Plasticity in the visual motion system of congenitally and late blind adults

Bedny, Konkle, Saxe, & Pascual-Leone

Absence of vision early in life leads to large-scale reorganization of visual brain regions in animals and blind humans. We studied the effects of blindness on two visual-motion perception regions: the middle temporal complex (MT+), which supports basic motion perception and the right superior temporal sulcus (rSTS), which supports biological motion perception.

Congenitally blind, late blind and sighted adults performed an auditory motion task, judging whether either footsteps or tones were approaching or receding (getting quieter or getting louder). In sighted individuals, MT+ was deactivated during auditory motion, whereas in congenitally blind adults, the MT+ complex responded to the motion of tones and footsteps. In a second auditory task, participants judged the semantic similarity of a pair of words, and the perceptual similarity of backward speech sounds. Neither the speech or backward-speech conditions activated MT+ in the congenitally blind, showing that MT+ responds selectively to auditory motion. Blind adults who lost their vision in adulthood did not show an auditory motion response in MT+, suggesting that there is a sensitive period for the recruitment of MT+ for auditory motion perception.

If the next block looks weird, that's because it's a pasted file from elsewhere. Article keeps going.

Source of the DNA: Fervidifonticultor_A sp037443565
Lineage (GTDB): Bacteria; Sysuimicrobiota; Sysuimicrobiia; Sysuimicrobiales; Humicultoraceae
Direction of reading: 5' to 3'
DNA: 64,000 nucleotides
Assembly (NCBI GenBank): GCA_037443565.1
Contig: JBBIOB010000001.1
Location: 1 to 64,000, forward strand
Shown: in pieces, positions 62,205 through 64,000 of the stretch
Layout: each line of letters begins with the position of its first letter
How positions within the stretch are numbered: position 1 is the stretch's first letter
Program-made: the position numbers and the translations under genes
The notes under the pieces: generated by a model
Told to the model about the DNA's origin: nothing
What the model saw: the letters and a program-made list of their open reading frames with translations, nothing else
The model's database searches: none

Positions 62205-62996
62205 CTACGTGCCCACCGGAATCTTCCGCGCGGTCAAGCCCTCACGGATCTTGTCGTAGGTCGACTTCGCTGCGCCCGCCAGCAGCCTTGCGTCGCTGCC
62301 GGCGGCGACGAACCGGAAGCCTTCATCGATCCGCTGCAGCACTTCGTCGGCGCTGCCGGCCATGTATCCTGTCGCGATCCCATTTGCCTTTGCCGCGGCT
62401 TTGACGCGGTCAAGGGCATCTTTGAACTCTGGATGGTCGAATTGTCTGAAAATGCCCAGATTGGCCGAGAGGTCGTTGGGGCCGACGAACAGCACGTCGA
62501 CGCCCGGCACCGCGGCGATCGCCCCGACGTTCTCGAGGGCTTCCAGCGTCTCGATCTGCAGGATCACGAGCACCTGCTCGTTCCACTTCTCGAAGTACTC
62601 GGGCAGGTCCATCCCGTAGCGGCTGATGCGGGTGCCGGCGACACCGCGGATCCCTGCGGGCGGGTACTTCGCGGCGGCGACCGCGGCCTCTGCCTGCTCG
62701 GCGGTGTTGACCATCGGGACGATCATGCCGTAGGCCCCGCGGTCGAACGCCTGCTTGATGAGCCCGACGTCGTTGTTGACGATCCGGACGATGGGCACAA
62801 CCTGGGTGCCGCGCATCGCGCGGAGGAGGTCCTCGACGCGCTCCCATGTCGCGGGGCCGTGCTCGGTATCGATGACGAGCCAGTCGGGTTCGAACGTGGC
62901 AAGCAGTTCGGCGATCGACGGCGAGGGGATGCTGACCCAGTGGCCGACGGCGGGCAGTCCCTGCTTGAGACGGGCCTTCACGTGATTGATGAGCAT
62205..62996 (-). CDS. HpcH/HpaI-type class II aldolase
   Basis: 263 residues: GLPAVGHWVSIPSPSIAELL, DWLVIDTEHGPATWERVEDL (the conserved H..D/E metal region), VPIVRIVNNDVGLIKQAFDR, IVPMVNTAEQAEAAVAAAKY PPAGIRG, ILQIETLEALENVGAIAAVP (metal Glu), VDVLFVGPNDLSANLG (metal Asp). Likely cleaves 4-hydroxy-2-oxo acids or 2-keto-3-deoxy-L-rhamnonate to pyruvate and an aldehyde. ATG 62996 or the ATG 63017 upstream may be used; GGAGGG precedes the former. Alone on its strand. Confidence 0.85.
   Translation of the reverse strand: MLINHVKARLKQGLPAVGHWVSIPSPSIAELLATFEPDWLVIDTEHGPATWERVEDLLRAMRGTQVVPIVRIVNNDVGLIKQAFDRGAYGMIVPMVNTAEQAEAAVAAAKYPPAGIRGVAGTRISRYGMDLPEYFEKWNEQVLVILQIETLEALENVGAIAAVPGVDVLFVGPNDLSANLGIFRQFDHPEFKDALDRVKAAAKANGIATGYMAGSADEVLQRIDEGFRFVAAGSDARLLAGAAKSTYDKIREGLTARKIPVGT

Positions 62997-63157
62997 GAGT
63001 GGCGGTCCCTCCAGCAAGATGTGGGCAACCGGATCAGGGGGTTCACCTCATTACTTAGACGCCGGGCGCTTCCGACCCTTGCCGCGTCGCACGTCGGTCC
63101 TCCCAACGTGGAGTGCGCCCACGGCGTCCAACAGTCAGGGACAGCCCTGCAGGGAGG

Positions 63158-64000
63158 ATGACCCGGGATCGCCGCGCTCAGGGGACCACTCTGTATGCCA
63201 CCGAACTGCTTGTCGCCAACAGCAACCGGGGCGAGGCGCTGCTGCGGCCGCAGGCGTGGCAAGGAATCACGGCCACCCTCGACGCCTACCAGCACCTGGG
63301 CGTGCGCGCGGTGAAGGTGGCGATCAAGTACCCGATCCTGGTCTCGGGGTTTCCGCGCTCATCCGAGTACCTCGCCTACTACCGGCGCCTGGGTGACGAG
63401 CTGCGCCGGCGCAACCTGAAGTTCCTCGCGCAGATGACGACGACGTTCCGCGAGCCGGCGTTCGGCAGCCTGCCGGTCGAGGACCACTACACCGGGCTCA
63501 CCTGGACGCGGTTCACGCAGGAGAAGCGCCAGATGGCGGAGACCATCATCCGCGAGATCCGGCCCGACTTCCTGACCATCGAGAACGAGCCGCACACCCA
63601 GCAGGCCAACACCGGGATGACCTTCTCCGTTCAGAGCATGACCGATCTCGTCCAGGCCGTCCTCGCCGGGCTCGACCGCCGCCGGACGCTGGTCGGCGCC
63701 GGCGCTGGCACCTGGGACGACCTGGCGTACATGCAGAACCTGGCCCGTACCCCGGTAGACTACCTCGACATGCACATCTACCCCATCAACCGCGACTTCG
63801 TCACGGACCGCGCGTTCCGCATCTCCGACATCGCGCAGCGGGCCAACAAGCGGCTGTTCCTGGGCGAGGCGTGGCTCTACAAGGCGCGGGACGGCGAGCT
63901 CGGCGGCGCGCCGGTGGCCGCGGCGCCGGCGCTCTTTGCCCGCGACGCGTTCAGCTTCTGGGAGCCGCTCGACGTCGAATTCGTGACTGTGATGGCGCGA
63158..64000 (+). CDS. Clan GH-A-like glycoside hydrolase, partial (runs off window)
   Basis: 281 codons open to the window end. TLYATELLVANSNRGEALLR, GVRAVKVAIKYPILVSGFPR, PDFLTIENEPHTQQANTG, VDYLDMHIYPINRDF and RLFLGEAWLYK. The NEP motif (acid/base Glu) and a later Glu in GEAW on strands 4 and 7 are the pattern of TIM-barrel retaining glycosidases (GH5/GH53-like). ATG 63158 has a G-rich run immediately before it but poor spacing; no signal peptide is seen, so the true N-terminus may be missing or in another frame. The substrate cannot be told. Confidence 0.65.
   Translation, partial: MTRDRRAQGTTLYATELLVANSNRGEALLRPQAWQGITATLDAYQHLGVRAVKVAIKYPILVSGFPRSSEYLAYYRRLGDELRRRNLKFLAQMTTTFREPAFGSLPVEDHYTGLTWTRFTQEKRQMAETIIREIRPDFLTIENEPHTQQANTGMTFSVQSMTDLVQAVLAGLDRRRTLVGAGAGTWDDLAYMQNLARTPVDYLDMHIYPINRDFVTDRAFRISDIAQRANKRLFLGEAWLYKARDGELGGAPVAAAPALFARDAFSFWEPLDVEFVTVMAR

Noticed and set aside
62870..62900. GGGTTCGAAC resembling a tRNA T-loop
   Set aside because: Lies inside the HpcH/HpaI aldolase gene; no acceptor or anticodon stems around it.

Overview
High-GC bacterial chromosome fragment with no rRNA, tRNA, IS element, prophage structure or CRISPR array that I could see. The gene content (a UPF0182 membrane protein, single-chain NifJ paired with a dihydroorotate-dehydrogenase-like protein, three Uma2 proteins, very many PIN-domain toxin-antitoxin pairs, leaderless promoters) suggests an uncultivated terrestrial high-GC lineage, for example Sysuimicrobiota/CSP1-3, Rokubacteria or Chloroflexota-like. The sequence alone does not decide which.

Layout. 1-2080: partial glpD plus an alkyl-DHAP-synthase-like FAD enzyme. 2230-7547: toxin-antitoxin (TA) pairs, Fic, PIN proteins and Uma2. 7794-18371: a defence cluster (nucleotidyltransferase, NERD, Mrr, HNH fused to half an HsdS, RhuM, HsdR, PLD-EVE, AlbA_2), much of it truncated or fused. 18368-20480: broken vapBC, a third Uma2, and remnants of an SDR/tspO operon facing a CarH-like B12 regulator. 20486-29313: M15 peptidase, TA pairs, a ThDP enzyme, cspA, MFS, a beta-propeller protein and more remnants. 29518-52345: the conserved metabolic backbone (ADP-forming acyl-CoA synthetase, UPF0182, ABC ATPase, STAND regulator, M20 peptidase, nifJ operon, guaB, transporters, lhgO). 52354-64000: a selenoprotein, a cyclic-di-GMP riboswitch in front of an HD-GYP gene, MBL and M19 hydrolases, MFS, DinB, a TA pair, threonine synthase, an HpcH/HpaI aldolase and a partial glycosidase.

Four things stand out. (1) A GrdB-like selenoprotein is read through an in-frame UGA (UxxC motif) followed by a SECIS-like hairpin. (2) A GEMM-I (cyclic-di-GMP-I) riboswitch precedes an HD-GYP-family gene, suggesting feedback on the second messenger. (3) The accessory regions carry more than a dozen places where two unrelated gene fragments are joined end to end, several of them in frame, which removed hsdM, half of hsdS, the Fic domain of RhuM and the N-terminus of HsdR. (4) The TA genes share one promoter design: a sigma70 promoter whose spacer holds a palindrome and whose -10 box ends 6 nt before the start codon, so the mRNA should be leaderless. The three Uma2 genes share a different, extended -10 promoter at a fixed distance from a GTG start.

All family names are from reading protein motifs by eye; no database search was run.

Like MT+, the rSTS responded more to sounds of footsteps than to the sound of moving tones. Unlike MT+, however, the rSTS of blind and sighted individuals was active above baseline in all auditory tasks. Further, the rSTS responded to linguistic sound and backwards speech in both sighted and blind individuals. The lowest response in the rSTS was to the moving tones condition. An intriguing possibility is that in blind individuals the rSTS responds not to auditory motion per se, but rather to socially relevant auditory stimuli.

Congenital blindness expands the processing of visual motion area MT+ to include auditory motion processing. The rSTS of congenitally blind participants was responsive to auditory biological motion and speech. Together these data suggest that higher order visual regions of blind individuals are reorganized to respond to similar domains of information in the auditory modality.

Bedny, M., Konkle, T., Saxe, R., & Pascual-Leone, A. Plasticity in the visual motion system of congenitally and late blind adults. Program No. 697.12. 2009 Neuroscience Meeting Planner. Chicago, IL: Society for Neuroscience, 2009. Online.